The bucolic grounds of the Brethren Service Center in New Windsor have served as the center for worldwide humanitarian relief efforts by the Illinois-based Church of the Brethren and affiliated organizations for more than 65 years. That may soon change. Church of the Brethren officials have confirmed that the campus and some or all of its seven buildings are for sale.
"The board has been in a discernment process over the last few years," said LeAnn Harnist, treasurer and executive director of organization resources. "I think they have come to the conclusion that the property is more than we need for our own programs, so our best decision is to liquidate."
The church has yet to select a broker for the sale, set a price for the property or even to decide if the entire campus will be sold, according to Harnist. They are, however, interested in speaking with potential buyers.
"We're in the process of determining what kind of broker relationship we need," she said. "If someone has an interest and comes forward, we are willing to entertain conversation ... even before we have a broker secured."
Harnist stressed that the Church of the Brethren operations headquartered at the Brethren Center — which include the Brethren Disaster Ministries, Material Resources and Children's Disaster Services — will continue their work both now and after any potential sale. The church does not yet have a new home in mind for these operations, but Harnist said they would likely stay in the region.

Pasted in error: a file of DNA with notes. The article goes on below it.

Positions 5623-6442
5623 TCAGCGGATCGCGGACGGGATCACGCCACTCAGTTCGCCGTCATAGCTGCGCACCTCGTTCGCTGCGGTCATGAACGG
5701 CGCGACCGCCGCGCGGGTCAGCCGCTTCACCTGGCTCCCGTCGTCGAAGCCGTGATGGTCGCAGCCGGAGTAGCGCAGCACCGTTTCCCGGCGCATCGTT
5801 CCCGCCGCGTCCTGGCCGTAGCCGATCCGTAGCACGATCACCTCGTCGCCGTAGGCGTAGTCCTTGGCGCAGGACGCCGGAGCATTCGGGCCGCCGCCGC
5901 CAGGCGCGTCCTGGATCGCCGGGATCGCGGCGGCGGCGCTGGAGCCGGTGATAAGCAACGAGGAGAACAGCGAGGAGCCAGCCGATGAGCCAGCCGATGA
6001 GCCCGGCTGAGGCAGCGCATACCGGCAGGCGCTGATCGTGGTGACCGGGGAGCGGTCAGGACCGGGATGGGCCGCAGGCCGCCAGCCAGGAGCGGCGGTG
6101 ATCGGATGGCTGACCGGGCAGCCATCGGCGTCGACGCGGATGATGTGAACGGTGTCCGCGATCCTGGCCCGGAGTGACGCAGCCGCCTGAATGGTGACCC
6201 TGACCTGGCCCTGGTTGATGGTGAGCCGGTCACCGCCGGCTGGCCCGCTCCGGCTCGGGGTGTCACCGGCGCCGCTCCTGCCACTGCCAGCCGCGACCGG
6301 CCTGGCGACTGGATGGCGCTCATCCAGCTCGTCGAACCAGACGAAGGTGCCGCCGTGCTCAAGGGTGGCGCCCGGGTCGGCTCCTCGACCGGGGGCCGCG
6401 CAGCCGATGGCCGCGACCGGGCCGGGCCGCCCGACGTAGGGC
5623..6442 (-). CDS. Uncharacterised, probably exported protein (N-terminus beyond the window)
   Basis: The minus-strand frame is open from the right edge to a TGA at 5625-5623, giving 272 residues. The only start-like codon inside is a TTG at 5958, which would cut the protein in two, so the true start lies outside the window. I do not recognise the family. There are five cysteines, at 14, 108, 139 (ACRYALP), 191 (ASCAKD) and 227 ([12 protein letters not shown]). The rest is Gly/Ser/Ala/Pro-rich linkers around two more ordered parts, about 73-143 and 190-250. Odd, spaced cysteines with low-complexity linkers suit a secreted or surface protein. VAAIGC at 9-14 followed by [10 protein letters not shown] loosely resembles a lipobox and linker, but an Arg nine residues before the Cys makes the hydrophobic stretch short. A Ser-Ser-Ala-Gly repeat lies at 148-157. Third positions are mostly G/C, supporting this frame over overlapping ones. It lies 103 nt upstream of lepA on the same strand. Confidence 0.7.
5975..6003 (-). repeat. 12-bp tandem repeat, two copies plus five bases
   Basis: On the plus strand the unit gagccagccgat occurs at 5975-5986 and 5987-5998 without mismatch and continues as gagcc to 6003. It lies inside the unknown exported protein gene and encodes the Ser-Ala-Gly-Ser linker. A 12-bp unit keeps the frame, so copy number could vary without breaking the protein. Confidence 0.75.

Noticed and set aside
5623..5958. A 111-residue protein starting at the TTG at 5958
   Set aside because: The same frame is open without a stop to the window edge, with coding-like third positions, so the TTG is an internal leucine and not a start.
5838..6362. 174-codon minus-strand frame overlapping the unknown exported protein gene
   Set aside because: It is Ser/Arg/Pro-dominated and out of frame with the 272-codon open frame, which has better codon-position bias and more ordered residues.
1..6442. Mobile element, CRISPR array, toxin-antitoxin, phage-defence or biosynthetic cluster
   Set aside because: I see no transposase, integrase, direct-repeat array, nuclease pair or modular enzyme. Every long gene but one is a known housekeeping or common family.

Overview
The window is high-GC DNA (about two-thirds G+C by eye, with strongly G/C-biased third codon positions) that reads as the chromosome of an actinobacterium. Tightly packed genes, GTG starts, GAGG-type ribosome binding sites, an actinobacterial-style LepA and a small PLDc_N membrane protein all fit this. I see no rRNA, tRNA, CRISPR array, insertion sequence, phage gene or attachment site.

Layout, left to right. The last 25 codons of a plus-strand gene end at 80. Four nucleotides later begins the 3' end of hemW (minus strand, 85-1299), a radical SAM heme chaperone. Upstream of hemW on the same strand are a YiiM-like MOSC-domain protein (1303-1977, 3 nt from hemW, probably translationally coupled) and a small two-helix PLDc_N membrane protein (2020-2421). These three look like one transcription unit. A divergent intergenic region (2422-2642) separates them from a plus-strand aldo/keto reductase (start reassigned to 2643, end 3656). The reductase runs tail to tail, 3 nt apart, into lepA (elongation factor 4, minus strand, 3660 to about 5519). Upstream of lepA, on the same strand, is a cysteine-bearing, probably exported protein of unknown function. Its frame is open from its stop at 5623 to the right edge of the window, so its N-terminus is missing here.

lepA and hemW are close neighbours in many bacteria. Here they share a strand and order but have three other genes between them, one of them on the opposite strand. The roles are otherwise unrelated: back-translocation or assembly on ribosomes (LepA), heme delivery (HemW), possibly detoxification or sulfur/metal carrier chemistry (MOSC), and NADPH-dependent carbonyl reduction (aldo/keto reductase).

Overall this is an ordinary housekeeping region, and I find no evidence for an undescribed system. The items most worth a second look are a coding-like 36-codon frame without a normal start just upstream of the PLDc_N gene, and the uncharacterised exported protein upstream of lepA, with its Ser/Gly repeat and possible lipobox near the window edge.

"We do feel there is good reason to have a presence in the East," Harnist said. "I can't say where that would be or what that might look like, but at this time there is not an inclination to have all our programs in Illinois."
What is less certain is the future of the tenants that utilize various buildings on the campus, which include nonprofits such as SERRV, IMA World Health, as well as one building rented out as residential apartments.
"Our commitment is certainly to lease with [the tenants] as long as we are owners," Harnist said. "They are using some of three different buildings. ... It would depend on what we determine is to be sold."
SERRV, a nonprofit organization dedicated to eliminating poverty, has operated a fair trade gift shop on the New Windsor campus since the 1940s, and was originally a part of the Church of the Brethren, according to the SERRV website. The organization has been preparing for the possibility of having to relocate for some time, according to CEO and President Bob Chase.
"We have been aware for some time they have been considering this. We are absolutely committed to staying in Carroll County," Chase said. "We have already taken a look at the warehouse market in Westminster and looked at some options there in the event that we would have to relocate. We have a very solid employee base, and we could not afford to lose them and their experience."
Spokespersons from IMA World Health, an organization that utilizes the Brethren Center warehouse to ship medical supplies around the world, were more circumspect and would only issue a collective statement in response to inquiries from the Times.
"We've been a long time partner of the Brethren Service Center and the Church of the Brethren is a founding member of IMA," the statement read. "We hope to be here for as long as we can and we support them in whatever they need to do."